By Mr Shashank Agarwal, M.D at Salasar
The Indian telecom sector has come a long way after its privatisation in the early 1990s and has seen staggering growth in the past three decades. Though it witnessed a significant slowdown in the early 2010s, the last five years have been remarkable for the industry with exponential growth in the number of users and internet penetration, with over 560 million Indians having access to the internet. Telecom operators are emerging with robust strategies for market share and customer acquisition to keep the sector moving on the digital trajectory. According to a media report, the sector has become the key to India reaching its GDP goal of $5 trillion by 2024.
Since the entry of Jio in 2016, the competition in the telecom sector has become fierce, which is playing a crucial role in realising India’s digital ambitions. With competition in the telecom sector, access to data services is increasing at a fast pace. Telcos have rapidly expanded from metropolitan to tier 2 & 3 cities, giving internet access to millions of people. Furthermore, this intense competition amongst the telecom operators has led them to offer their services at cut-throat prices and spend big on the development of their own infrastructure, which has made the buy-in cost humongous for any new player to enter the sector.
Furthermore, the Indian telecom sector offers one of the world’s cheapest data and calling services that have made only prominent telcos compete in the market.
Key Drivers Accelerating Digitisation of the Sector
The accelerated process of digital transformation induced by COVID-19 has made the telecom sector the key enabler for digital connectivity. There is a paradigm shift to digital payments like UPI, and the wider acceptance of online shopping and delivery services are being enabled by the telcos. Apart from the consumers, those offering online services and accepting digital payments also require digital connectivity. Thus, the operators are not missing out on this golden opportunity with a focus to generate additional revenue.
Due to the pandemic-induced lockdown and stringent social distancing norms, the adoption of digital solutions has accelerated India's approaching its industrial revolution 4.0. Considering the pace at which the country is undergoing a digital revolution, the launch of 5G becomes critical in the successful adoption of industry 4.0 as it requires the real-time communication and processing of data through a connected network of things which is only possible through a 5G network. Being a next-generation technology without the limitations of 4G, 5G will enable more innovative uses of artificial intelligence, Internet of Things, Automation, Big Data, etc., to help telcos provide customised solutions to customers and enterprises.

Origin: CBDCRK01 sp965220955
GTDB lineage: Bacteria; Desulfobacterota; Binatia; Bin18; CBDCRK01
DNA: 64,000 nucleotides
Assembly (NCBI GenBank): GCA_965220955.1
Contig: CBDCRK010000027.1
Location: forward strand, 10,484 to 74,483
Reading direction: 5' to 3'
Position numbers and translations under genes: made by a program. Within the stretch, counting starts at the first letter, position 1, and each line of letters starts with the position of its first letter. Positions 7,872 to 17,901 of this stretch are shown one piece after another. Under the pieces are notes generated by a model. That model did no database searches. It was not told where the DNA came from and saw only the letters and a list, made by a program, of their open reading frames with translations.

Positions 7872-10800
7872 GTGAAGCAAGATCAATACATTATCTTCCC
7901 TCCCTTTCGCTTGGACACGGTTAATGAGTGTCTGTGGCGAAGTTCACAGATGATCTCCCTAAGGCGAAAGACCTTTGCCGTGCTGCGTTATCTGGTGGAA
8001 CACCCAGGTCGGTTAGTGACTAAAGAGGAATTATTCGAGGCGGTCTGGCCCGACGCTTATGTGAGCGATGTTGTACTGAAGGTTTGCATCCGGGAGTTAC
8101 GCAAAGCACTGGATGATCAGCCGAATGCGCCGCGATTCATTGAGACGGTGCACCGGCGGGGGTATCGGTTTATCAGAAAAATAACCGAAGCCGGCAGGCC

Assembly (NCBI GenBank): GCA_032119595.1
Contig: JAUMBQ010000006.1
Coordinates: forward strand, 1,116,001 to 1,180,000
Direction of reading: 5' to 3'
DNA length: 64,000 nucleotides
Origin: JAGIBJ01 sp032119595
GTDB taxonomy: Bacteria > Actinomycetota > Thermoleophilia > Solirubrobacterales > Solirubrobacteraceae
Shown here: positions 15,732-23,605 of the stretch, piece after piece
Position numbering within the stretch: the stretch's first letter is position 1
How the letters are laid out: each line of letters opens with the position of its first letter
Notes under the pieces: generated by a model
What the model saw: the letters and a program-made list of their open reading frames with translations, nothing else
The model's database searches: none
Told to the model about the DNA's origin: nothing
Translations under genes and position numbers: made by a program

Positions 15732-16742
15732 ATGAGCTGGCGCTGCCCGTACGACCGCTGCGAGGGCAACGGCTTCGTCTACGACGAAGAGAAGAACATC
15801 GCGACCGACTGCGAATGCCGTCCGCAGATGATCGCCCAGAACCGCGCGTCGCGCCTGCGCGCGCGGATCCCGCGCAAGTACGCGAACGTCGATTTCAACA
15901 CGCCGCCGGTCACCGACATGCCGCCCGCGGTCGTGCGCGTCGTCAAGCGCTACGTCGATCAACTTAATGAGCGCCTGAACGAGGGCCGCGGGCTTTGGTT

These solutions run on robust internet infrastructure that has pushed telcos to expand their services and offer unconventional support. Thus, increased adoption of 5G devices and cloud systems will drive digital innovation of the sector at a faster pace.
Affordability and Connectivity
Connectivity in India was in a very bad state in the pre-Jio era. Even in metro cities, there were several call drops every minute due to limited network availability. When Jio entered the telecom market, it exploded the consumption of mobile networks at rock-bottom data and voice call prices. This started shrinking the revenues of rival operators like Airtel, Vodafone and BSNL, further making them step up their game. As a result, all three prominent operators started focusing on increasing the bandwidth of their networks to handle the traffic more efficiently with an increased focus on affordability.
Roadblocks in the Industry
Though the smart devices market is already supporting 5G services, the fact cannot be ignored that India is still dominated by low-priced smartphones. People are already satisfied with the speed of 4G services that are now being offered at a reasonable price. In the middle of this, there will be a slow transition from 4G to 5G, mainly in tier 2 and 3 cities. That’s where the government needs to intervene and provide incentives for telcos to develop an infrastructure away from the metros.
The intense financial requirements for being a telecom provider are considered one of the biggest roadblocks in the industry. Telecom company like Vodafone Idea is already losing its subscribers and not generating enough revenue. Another matter surrounds AGR, i.e. Adjusted Gross Revenue that arose when telcos were required to pay a massive fee for telecom license, and most of them did not have the financial muscle to make the upfront payment. As a solution, the government adopted a model to take a small cut from the revenue of the operators that further included cuts from non-telecom revenue interest income, profits from selling old buildings and other miscellaneous incomes. This has created a ruckus in the industry and resulted in making the government rework on their approach to calculating AGR in the recent telecom bailout package.
As a relief to telcos, the government has announced its rescue plan with a four-year moratorium on AGR and spectrum dues that Vodafone Idea has to pay the DoT. It has given hope to Vodafone India to survive and compete in the market, which will prevent the industry from slipping into a duopoly of Jio and Airtel.
The entry of the 4G spectrum accelerated the speed of streaming and showed users the potential of a connected world. It is expected that 5G will bring large-scale disruption in each business sector and will be the backbone of Industry 4.0. Though there will be several roadblocks and challenges, the adoption of 5G will be significant to achieve the Aatmanirbhar Bharat mission-driven by a digitally transformed India.